This case report shows the diverse neoplastic potential of NS and the ability of this hamartoma to transform into a malignant tumor. There is an ongoing debate whether it is advisable to remove NS in childhood. To avoid a less complicated procedure Moody et al. propose a prophylactic excision in all children before the expansion of NS occurs and when the lesion is still small (4). However, most NS remain benign and excision may not be necessary in cases where the NS is small and not otherwise disturbing. In this case an excision when the boy was prepubertal would have been beneficial since the excision once MAC was diagnosed had to be done with wide margins requiring skin transplantation.


Ethics: The patient and his parents have read the manuscript and approved submission.

  1. Brandling-Bennett HA, Morel KD. Epidermal nevi. Pediatr Clin North Am 2010; 57: 1177–1198.
    View article    Google Scholar
  2. Alper J, Holmes LB, Mihm MC, Jr. Birthmarks with serious medical significance: nevocullular nevi, sebaceous nevi, and multiple cafe au lait spots. J Pediatr 1979; 95: 696–700.
    View article    Google Scholar
  3. Cribier B, Scrivener Y, Grosshans E. Tumors arising in nevus sebaceus: A study of 596 cases. J Am Acad Dermatol 2000; 42: 263–268.
    View article    Google Scholar
  4. Moody MN, Landau JM, Goldberg LH. Nevus sebaceous revisited. Pediatr Dermatol 2012; 29: 15–23.
    View article    Google Scholar
  5. Idriss MH, Elston DM. Secondary neoplasms associated with nevus sebaceus of Jadassohn: a study of 707 cases. J Am Acad Dermatol 2014; 70: 332–337.
    View article    Google Scholar
  6. Sakanoue M, Matsushita S, Kawai K, Kanekura T. Microcystic adnexal carcinoma arising in a nevus sebaceous. Indian J Dermatol 2013; 58: 247.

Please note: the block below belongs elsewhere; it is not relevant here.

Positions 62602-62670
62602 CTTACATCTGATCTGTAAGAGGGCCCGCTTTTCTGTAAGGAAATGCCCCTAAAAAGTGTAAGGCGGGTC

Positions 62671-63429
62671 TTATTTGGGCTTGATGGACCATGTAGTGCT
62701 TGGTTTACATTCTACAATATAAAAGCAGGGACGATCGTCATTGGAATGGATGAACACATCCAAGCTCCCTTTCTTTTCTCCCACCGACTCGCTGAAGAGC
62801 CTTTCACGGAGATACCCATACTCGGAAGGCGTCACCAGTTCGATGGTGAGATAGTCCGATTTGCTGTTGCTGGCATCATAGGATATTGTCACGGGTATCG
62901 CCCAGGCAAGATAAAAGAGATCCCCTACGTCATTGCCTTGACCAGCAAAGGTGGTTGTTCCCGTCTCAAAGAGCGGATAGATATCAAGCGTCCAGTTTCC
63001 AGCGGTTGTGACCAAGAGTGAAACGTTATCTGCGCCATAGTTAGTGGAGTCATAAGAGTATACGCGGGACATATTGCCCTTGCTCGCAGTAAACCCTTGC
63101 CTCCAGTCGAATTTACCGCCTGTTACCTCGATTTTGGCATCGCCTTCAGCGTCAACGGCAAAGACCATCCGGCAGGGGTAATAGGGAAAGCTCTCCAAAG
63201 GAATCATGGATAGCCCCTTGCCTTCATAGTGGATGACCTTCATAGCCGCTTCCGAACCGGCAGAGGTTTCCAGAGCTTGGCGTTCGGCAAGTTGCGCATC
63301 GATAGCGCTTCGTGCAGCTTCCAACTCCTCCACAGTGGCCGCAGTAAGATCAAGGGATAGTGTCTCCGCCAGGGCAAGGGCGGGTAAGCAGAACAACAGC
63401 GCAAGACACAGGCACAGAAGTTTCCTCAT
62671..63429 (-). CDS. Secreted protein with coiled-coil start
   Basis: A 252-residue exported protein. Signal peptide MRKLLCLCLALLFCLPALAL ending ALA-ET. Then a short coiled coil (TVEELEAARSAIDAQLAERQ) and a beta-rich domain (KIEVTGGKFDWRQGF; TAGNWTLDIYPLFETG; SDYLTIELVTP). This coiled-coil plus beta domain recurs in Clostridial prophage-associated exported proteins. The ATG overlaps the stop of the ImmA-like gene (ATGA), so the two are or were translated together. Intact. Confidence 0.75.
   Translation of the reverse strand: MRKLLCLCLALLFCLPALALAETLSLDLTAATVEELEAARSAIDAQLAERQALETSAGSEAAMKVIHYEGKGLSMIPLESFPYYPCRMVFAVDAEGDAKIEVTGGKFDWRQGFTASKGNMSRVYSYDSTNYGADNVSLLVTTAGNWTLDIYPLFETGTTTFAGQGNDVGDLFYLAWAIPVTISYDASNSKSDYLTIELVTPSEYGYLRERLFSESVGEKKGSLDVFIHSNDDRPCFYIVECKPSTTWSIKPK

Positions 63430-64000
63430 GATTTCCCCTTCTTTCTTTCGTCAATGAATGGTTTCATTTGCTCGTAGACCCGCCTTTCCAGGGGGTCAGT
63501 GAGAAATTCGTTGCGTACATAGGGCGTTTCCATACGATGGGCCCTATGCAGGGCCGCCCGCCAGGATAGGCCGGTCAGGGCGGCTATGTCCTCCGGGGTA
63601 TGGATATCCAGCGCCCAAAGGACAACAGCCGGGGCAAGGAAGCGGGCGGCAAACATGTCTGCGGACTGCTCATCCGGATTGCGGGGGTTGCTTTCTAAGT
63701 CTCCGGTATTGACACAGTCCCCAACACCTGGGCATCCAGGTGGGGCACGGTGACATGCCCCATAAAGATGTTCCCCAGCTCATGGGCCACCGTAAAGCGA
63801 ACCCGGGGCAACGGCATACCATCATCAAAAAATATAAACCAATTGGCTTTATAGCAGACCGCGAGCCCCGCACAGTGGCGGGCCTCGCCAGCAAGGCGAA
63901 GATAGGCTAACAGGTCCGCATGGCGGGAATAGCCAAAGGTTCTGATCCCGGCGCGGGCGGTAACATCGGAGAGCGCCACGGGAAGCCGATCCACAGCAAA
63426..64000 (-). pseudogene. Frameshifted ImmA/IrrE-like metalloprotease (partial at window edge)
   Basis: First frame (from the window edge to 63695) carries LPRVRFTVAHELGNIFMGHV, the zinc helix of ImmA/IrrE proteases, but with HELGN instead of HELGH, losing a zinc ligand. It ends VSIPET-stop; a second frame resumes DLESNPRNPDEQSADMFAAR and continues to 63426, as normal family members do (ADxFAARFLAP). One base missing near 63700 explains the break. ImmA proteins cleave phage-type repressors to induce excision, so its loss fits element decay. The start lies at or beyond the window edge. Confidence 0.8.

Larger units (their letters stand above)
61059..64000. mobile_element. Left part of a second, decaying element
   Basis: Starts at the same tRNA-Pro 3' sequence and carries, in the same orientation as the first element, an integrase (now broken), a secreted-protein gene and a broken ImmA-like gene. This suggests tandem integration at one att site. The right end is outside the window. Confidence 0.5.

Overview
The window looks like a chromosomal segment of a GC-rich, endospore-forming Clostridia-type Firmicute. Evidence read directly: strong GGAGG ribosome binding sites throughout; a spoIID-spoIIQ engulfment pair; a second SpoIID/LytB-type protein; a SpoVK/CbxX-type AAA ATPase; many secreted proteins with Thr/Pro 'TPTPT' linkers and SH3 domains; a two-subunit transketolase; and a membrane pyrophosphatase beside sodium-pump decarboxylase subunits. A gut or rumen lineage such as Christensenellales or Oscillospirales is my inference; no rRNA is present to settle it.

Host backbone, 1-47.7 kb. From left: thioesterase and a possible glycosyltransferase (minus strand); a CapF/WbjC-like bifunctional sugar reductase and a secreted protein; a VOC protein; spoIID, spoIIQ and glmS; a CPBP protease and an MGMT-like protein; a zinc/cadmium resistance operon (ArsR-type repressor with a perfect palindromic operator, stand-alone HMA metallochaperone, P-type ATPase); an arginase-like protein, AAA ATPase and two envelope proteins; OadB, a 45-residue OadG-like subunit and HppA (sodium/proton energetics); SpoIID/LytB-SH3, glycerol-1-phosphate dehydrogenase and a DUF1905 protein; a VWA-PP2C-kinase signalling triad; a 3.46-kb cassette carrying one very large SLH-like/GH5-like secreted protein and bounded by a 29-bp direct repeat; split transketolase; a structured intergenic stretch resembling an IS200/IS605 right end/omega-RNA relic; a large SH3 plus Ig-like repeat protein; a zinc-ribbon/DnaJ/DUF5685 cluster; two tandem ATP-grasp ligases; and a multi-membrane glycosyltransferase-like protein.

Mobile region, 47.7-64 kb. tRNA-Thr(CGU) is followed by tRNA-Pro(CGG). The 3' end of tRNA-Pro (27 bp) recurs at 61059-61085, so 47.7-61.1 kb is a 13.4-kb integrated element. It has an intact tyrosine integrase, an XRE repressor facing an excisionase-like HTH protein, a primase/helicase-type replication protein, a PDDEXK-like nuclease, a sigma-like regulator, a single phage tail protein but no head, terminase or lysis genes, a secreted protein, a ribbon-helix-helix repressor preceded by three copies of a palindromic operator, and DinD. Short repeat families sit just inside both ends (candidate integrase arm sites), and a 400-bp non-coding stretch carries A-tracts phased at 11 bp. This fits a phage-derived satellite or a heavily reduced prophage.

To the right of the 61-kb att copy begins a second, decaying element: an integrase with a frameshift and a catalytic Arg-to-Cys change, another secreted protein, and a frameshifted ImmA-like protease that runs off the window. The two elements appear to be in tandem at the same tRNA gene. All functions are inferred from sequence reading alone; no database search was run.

View article    Google Scholar
  7. Lountzis N, Junkins-Hopkins J, Uberti-Benz M, Elenitsas R. Microcystic adnexal carcinoma arising within a nevus sebaceus. Cutis 2007; 80: 352–356.
    View article    Google Scholar
  8. Ongenae KC, Verhaegh ME, Vermeulen AH, Naeyaert JM. Microcystic adnexal carcinoma: an uncommon tumor with debatable origin. Dermatol Surg 2001; 27: 979–984.
    View article    Google Scholar
  9. Smith KJ, Williams J, Corbett D, Skelton H. Microcystic adnexal carcinoma: an immunohistochemical study including markers of proliferation and apoptosis. Am J Surg Pathol 2001; 25: 464–471.
    View article    Google Scholar
  10. Goldstein DJ, Barr RJ, Santa Cruz DJ. Microcystic adnexal carcinoma: a distinct clinicopathologic entity. Cancer 1982; 50: 566–572.
    View article    Google Scholar
  11. Gordon S, Fischer C, Martin A, Rosman IS, Council ML. Microcystic Adnexal Carcinoma: A Review of the Literature. Dermatol Surg 2017; 43: 1012–1016.
    View article    Google Scholar
  12. Yu JB, Blitzblau RC, Patel SC, Decker RH, Wilson LD. Surveillance, Epidemiology, and End Results (SEER) database analysis of microcystic adnexal carcinoma (sclerosing sweat duct carcinoma) of the skin. Am J Clin Oncol 2010; 33: 125–127.
    View article    Google Scholar
  13. Billingsley EM, Fedok F, Maloney ME. Microcystic adnexal carcinoma. Case report and review of the literature. Arch Otolaryngol Head Neck Surg 1996; 122: 179–182.
    View article    Google Scholar
  14. Rosen H, Schmidt B, Lam HP, Meara JG, Labow BI. Management of nevus sebaceous and the risk of Basal cell carcinoma: an 18-year review. Pediatr Dermatol 2009; 26: 676-681.
    View article    Google Scholar